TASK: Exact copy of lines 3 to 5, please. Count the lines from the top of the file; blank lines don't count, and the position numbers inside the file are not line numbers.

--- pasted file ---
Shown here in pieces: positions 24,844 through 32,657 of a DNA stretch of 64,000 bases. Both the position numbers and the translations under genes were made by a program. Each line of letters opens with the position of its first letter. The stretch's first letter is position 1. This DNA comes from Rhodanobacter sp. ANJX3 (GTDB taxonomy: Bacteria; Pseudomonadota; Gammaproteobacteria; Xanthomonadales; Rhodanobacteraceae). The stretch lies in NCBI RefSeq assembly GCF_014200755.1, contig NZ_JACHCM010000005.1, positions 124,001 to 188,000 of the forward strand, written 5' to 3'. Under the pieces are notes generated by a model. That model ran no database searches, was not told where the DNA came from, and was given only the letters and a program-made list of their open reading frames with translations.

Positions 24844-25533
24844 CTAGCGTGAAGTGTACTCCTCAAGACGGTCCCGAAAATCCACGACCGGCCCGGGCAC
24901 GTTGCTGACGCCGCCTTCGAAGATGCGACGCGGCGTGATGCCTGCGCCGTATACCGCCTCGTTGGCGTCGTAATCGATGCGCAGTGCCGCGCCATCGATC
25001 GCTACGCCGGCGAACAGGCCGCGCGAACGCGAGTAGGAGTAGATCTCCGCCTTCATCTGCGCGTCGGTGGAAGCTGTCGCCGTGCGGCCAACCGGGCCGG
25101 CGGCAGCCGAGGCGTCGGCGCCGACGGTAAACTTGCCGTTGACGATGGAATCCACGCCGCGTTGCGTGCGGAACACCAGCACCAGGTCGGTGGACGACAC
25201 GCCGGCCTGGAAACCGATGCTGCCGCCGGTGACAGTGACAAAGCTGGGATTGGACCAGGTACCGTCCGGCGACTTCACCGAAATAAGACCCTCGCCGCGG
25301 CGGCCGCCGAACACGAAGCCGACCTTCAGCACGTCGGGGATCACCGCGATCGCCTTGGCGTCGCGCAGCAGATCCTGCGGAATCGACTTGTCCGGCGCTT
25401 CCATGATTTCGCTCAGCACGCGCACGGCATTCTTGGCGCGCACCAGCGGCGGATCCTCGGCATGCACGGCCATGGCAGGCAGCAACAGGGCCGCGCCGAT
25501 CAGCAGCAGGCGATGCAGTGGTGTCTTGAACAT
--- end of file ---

24844 CTAGCGTGAAGTGTACTCCTCAAGACGGTCCCGAAAATCCACGACCGGCCCGGGCAC
24901 GTTGCTGACGCCGCCTTCGAAGATGCGACGCGGCGTGATGCCTGCGCCGTATACCGCCTCGTTGGCGTCGTAATCGATGCGCAGTGCCGCGCCATCGATC
25001 GCTACGCCGGCGAACAGGCCGCGCGAACGCGAGTAGGAGTAGATCTCCGCCTTCATCTGCGCGTCGGTGGAAGCTGTCGCCGTGCGGCCAACCGGGCCGG